The prediction of a ligand potency to inhibit SARS-CoV-2 main protease (M-pro) would be a highly helpful addition to a virtual screening process. The most potent compounds might then be the focus of further efforts to experimentally validate their potency and improve them. A computational method to predict drug potency, which is based on three main steps, is defined: (1) defining the drug and protein in only one 3D structure; (2) applying graph autoencoder techniques with the aim of generating a latent vector; and (3) using a classical fitting model to the latent vector to predict the potency of the drug. Experiments in a database of 160 drug-M-pro pairs, from which the pIC50 is known, show the ability of our method to predict their drug potency with high accuracy. Moreover, the time spent to compute the pIC50 of the whole database is only some seconds, using a current personal computer. Thus, it can be concluded that a computational tool that predicts, with high reliability, the pIC50 in a cheap and fast way is achieved. This tool, which can be used to prioritize which virtual screening hits, will be further examined in vitro.


Subject(s)
COVID-19 , Humans , SARS-CoV-2/metabolism , Molecular Docking Simulation , Reproducibility of Results , Protease Inhibitors/chemistry , Antiviral Agents/pharmacology , Antiviral Agents/chemistry
9.
Eur J Med Chem ; 257: 115487, 2023 Sep 05.
Article in English | MEDLINE | ID: covidwho-2327362

ABSTRACT

The COVID-19 pandemic caused by SARS-CoV-2 continues to pose a great threat to public health while various vaccines are available worldwide. Main protease (Mpro) has been validated as an effective anti-COVID-19 drug target. Using medicinal chemistry and rational drug design strategies, we identified a quinazolin-4-one series of nonpeptidic, noncovalent SARS-CoV-2 Mpro inhibitors based on baicalein, 5,6,7-trihydroxy-2-phenyl-4H-chromen-4-one. In particular, compound C7 exhibits superior inhibitory activity against SARS-CoV-2 Mpro relative to baicalein (IC50 = 0.085 ± 0.006 and 0.966 ± 0.065 µM, respectively), as well as improved physicochemical and drug metabolism and pharmacokinetics (DMPK) properties. In addition, C7 inhibits viral replication in SARS-CoV-2-infected Vero E6 cells more effectively than baicalein (EC50 = 1.10 ± 0.12 and 5.15 ± 1.64 µM, respectively) with low cytotoxicity (CC50 > 50 µM). An X-ray co-crystal structure reveals a non-covalent mechanism of action, and a noncanonical binding mode not observed by baicalein. These results suggest that C7 represents a promising lead for development of more effective SARS-CoV-2 Mpro inhibitors and anti-COVID-19 drugs.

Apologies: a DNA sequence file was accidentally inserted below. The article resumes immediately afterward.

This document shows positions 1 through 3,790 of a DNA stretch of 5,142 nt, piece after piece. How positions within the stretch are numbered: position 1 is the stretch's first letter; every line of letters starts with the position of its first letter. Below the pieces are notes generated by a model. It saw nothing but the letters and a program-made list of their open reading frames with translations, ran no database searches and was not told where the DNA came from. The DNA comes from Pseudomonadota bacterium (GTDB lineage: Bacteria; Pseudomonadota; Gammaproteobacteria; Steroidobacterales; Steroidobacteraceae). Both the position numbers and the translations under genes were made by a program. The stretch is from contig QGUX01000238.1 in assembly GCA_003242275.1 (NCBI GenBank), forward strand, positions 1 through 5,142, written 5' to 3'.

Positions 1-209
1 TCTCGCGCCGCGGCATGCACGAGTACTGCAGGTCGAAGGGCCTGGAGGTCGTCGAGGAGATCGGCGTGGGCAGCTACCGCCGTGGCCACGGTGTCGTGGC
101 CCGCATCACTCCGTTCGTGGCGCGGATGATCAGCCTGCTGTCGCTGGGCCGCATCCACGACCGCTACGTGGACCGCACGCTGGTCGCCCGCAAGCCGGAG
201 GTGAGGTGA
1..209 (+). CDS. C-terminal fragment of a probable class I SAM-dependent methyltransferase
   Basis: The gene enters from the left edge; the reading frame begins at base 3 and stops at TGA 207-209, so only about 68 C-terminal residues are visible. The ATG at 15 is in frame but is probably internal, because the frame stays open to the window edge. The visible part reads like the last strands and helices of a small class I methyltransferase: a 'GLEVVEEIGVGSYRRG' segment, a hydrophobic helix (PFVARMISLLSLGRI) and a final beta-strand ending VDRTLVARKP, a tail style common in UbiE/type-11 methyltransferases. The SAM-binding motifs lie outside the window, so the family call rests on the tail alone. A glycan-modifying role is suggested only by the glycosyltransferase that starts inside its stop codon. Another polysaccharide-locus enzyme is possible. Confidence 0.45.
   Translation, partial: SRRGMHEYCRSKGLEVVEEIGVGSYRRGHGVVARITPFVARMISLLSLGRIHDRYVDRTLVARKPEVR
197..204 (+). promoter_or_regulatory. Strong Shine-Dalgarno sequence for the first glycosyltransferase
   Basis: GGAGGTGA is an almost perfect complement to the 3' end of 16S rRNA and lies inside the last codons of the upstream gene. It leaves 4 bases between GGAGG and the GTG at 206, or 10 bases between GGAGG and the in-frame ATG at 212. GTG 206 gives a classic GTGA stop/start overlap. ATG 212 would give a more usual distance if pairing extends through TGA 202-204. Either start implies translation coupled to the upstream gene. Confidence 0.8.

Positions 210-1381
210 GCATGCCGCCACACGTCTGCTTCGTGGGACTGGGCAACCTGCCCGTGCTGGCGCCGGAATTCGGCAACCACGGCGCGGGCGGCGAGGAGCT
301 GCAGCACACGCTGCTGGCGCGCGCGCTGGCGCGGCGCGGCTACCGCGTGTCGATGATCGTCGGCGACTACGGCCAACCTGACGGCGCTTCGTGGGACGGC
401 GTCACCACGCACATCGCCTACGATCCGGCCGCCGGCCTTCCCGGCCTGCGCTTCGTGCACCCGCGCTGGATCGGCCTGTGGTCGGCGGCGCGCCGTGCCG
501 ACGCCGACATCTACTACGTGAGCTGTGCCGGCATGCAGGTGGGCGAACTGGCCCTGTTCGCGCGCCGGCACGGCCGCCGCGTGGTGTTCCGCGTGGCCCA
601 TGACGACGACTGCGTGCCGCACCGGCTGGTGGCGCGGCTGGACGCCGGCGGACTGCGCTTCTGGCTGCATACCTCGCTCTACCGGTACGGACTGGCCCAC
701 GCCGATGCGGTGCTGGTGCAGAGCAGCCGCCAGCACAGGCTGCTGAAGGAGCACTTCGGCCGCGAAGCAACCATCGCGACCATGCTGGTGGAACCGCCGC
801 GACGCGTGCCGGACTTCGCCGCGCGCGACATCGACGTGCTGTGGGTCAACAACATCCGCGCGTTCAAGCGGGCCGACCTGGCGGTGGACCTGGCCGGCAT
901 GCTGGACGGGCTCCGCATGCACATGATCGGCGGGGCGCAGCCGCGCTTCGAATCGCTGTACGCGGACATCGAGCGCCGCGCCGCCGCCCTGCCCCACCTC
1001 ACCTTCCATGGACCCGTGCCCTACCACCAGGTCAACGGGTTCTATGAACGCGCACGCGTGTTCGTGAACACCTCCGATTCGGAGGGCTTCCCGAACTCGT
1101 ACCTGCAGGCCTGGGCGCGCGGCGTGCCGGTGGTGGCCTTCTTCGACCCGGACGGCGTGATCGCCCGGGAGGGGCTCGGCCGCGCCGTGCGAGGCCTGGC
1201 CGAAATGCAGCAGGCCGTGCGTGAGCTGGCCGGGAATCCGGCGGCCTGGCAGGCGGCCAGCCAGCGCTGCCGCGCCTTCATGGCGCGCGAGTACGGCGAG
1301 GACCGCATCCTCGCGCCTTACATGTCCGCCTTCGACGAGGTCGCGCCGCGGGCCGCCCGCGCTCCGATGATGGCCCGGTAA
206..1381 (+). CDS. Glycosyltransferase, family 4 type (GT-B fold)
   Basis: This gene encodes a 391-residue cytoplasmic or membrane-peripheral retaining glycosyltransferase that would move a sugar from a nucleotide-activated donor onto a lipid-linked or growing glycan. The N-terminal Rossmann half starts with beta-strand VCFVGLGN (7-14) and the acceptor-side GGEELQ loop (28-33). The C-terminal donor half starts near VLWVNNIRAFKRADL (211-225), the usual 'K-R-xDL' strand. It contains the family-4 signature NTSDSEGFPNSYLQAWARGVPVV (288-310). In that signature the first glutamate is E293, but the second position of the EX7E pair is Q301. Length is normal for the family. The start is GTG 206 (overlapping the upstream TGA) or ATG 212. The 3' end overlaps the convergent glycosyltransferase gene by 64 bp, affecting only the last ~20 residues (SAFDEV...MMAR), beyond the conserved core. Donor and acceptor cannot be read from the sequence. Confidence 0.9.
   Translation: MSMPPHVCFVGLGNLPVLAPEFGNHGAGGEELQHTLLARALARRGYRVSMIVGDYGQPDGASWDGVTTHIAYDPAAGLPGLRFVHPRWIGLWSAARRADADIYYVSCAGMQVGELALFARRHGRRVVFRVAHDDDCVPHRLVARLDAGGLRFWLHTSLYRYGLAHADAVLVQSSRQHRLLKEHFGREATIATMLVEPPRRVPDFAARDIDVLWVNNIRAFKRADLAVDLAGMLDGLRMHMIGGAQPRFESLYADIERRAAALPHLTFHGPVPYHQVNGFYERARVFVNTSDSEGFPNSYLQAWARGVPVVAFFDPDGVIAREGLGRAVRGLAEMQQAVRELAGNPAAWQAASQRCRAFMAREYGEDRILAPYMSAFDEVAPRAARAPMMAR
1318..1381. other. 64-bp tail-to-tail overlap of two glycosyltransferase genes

Subject(s)
COVID-19 , SARS-CoV-2 , Humans , Pandemics , Antiviral Agents/pharmacology , Antiviral Agents/chemistry , Protease Inhibitors/pharmacology , Protease Inhibitors/chemistry , Peptide Hydrolases
10.
Eur J Med Chem ; 257: 115512, 2023 Sep 05.
Article in English | MEDLINE | ID: covidwho-2327200

ABSTRACT

A series of peptidomimetic compounds containing benzothiazolyl ketone and [2.2.1] azabicyclic ring was designed, synthesized and evaluated in the hope of obtaining potent oral 3CLpro inhibitors with improved pharmacokinetic properties. Among the target compounds, 11b had the best enzymatic potency (IC50 = 0.110 µM) and 11e had the best microsomal stability (t1/2 > 120 min) and good enzyme activity (IC50 = 0.868 µM). Therefore, compounds 11b and 11e were chosen for further evaluation of pharmacokinetics in ICR mice. The results exhibited that the AUC(0-t) of 11e was 5143 h*ng/mL following single-dose oral administration of 20 mg/kg, and the F was 67.98%. Further structural modification was made to obtain compounds 11g-11j based on 11e. Among them, 11j exhibited the best enzyme inhibition activity against SARS-CoV-2 3CLpro (IC50 = 1.646 µM), the AUC(0-t) was 32473 h*ng/mL (20 mg/kg, po), and the F was 48.1%. In addition, 11j displayed significant anti-SARS-CoV-2 activity (EC50 = 0.18 µM) and low cytotoxicity (CC50 > 50 µM) in Vero E6 cells. All of the above results suggested that compound 11j was a promising lead compound in the development of oral 3CLpro inhibitors and deserved further research.


Subject(s)